Henryot & Cie, a time-honoured chairmaker’s that’s in tune with modernity
A company founded in 1867; 60 staff who together master 17 unique skills; designs exported throughout the world, from Moscow to Dubai and New York to Tokyo; a trusted partner of top interior architects, decorators and designers, such as Philippe Starck, Alberto Pinto, Jacques Garcia and Andrée Putman. Henryot & Cie is a benchmark in traditional and specialist furniture and seating. Located in Liffol-le-Grand, the capital of period seating in the heart of the Vosges Plain, in northeastern France, the company juggles the updating of antique furniture (Louis XIII, Louis XIV, Louis XV, Empire, Directoire, Louis-Philippe, Napoleon III and Art Deco chairs and armchairs) with the creation of contemporary and designer furniture, in all cases producing its designs by hand. We wanted to find out more about this prestigious, time-honoured company, so we interviewed its managing director, Jean-Louis Janin-Daviet.
A company founded in 1867; 60 staff who together master 17 unique skills; designs exported throughout the world, from Moscow to Dubai and New York to Tokyo; a trusted partner of top interior architects, decorators and designers, such as Philippe Starck, Alberto Pinto, Jacques Garcia and Andrée Putman. Henryot & Cie is a benchmark in traditional and specialist furniture and seating.
Located in Liffol-le-Grand, the capital of period seating in the heart of the Vosges Plain, in northeastern France, the company juggles the updating of antique furniture (Louis XIII, Louis XIV, Louis XV, Empire, Directoire, Louis-Philippe, Napoleon III and Art Deco chairs and armchairs) with the creation of contemporary and designer furniture, in all cases producing its designs by hand.
We wanted to find out more about this prestigious, time-honoured company, so we interviewed its managing director, Jean-Louis Janin-Daviet.
Is the history of Henryot & Cie a family history?
Absolutely. It goes back to the 19th century: there was considerable unrest in Paris prior to the uprisings of 1870, and the artisans of the furniture-making district of Faubourg Saint-Antoine got their raw materials from Liffol-le-Grand. In fact, beechwood has been crafted here in the Northeast of France for centuries. In 1867, Clément Henryot decided to leave the capital and set up as a chairmaker here in the village.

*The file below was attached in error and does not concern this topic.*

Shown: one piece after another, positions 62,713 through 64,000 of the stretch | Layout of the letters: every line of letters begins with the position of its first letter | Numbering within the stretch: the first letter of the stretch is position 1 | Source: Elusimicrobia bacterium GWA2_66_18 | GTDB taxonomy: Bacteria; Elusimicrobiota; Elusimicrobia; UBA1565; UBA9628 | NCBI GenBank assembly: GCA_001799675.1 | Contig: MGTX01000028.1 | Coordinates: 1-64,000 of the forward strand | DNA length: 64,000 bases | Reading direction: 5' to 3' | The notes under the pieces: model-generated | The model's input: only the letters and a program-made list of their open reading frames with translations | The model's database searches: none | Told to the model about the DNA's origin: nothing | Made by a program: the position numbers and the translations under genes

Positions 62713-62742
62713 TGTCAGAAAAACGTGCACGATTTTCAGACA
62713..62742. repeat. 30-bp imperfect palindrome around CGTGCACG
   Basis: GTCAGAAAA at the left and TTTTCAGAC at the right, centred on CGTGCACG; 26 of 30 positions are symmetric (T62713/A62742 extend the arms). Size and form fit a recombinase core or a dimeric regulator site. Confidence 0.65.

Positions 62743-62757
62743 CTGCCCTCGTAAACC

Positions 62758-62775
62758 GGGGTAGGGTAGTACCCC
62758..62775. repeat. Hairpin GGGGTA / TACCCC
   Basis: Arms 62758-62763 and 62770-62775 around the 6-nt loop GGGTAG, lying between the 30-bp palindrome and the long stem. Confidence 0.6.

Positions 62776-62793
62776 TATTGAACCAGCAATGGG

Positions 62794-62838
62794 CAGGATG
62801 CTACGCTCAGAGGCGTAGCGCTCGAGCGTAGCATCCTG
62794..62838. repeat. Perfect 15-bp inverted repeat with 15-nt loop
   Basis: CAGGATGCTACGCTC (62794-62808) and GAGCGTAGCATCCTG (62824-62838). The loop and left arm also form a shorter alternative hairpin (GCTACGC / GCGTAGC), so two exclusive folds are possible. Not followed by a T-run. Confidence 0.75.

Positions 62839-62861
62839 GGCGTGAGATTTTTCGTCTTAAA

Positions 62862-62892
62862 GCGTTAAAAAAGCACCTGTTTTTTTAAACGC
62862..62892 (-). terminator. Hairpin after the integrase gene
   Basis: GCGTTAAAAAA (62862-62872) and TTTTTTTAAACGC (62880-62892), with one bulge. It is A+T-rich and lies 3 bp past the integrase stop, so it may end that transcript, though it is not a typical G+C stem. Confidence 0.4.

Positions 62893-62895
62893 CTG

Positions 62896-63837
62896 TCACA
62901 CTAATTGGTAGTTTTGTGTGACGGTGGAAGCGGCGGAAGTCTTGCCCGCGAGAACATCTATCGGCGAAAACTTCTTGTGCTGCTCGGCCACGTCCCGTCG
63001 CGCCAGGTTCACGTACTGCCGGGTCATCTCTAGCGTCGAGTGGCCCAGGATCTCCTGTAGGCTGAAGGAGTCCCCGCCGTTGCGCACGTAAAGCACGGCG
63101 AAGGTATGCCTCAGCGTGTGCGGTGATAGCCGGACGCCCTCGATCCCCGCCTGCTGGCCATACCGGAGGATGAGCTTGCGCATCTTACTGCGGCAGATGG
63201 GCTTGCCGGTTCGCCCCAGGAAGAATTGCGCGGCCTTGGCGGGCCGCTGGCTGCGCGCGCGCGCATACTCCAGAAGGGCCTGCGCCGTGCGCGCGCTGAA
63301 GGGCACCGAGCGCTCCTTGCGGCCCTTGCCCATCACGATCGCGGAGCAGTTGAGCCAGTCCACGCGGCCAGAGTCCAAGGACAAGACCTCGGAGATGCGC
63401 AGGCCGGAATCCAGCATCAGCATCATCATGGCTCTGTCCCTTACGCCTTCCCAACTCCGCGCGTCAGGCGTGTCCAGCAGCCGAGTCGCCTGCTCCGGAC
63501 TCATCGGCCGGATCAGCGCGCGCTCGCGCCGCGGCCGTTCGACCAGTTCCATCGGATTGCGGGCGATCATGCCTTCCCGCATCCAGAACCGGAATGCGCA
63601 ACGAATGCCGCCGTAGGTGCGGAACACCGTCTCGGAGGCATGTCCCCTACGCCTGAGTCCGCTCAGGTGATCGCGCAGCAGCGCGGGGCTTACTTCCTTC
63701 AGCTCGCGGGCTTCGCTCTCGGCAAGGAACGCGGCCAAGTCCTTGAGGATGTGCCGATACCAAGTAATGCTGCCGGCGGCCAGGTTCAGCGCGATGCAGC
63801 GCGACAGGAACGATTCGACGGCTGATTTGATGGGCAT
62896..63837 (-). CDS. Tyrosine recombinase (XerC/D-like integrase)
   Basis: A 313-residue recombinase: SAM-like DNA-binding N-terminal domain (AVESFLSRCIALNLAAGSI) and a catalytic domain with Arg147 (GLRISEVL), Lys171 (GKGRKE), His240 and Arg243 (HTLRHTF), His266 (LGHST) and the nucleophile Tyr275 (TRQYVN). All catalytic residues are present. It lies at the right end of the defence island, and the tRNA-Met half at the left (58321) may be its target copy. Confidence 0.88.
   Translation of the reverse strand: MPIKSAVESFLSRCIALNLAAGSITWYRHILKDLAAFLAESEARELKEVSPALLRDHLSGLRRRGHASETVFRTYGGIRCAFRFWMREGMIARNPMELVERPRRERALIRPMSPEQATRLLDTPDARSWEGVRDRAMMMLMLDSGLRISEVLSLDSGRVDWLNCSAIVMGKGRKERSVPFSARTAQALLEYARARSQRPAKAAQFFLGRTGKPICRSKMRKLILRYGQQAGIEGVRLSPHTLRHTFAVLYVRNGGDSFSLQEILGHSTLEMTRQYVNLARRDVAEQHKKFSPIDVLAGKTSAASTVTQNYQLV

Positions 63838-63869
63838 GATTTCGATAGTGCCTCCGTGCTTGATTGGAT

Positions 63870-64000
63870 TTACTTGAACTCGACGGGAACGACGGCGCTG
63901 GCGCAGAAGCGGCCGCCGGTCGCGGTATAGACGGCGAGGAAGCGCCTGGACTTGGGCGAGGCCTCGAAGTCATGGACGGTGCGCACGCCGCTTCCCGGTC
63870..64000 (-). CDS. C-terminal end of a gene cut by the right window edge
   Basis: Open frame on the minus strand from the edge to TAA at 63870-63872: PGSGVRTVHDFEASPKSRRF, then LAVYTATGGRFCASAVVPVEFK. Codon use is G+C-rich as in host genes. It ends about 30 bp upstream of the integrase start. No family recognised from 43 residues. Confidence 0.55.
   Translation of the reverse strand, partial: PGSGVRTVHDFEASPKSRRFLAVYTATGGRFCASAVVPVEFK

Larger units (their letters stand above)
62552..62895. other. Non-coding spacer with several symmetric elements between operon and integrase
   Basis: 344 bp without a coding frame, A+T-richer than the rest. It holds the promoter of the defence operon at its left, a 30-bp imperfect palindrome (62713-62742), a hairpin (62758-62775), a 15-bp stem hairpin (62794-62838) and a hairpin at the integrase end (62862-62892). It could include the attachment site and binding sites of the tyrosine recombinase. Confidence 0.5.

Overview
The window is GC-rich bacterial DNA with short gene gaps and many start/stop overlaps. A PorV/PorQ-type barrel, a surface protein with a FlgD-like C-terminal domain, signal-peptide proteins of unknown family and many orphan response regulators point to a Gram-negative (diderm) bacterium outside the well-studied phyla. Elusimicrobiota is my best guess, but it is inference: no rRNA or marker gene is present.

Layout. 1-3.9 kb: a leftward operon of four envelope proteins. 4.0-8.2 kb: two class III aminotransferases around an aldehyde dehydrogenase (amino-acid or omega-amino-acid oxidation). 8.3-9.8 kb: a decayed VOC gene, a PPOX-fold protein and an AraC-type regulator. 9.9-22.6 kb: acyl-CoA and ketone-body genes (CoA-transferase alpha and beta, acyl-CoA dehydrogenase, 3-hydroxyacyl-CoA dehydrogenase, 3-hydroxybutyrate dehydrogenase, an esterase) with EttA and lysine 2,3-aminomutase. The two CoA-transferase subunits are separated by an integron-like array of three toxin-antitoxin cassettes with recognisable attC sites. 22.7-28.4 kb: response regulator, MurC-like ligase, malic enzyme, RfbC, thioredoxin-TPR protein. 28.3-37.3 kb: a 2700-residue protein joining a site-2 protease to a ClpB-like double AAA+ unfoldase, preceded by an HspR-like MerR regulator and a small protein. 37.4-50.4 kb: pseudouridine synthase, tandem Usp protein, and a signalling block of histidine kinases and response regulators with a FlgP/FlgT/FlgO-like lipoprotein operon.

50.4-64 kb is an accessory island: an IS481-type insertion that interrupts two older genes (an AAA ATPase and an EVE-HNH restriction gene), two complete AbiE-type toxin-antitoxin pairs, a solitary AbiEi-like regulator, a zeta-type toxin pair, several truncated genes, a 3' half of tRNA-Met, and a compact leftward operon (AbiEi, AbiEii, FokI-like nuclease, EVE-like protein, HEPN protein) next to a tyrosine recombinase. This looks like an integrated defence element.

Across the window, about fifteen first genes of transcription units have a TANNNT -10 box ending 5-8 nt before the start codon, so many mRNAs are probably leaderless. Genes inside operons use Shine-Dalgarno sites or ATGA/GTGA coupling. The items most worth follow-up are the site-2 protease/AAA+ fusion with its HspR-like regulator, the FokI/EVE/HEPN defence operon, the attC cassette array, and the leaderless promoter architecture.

From Henri II, Louis XIII, Louis XV or Louis XVI chairs, to Art Nouveau and turn-of-the-century period furniture, in the Roaring Twenties the firm catered for all manner of fashions and trends. It gained particular renown for designing the seating for ocean liner the SS Normandie. From some twenty staff in the beginning, it grew to employ over 500 people split between three production sites, in 1954, when the Style et Confort brand came into being. A forerunner of "ready-made” furniture, the firm was midway between an industrial factory and a craftsman’s workshop. In terms of skills and capacity, Style et Confort then became France’s number-one company specialising in high-end reproduction antique chairs.
In the 1990s, the furniture market slowed down, and we struggled to find mid-to high-end markets, looking in particular to the hotel industry. Then in 2006 came a turning point, as Dominique Roitel, the fifth generation of the Henryot family, decided to give the business back its craftsman’s heart and reposition it in the high- to very-high-end market. The company returned to its roots, tied to a family and a name, intent on continuing to excel in its mastery of high-class ancestral skills, while also embarking on a new path, by offering a more modern range of furniture and ornaments, suited to 21st-century lifestyles and a touch unconventional in shape and size.
Who are your main customers today?